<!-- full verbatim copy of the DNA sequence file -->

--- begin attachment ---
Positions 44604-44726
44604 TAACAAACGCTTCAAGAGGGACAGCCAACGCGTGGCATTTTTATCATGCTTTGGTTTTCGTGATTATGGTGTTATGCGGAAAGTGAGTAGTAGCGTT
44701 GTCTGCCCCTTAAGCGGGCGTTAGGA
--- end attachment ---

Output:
Positions 44604-44726
44604 TAACAAACGCTTCAAGAGGGACAGCCAACGCGTGGCATTTTTATCATGCTTTGGTTTTCGTGATTATGGTGTTATGCGGAAAGTGAGTAGTAGCGTT
44701 GTCTGCCCCTTAAGCGGGCGTTAGGA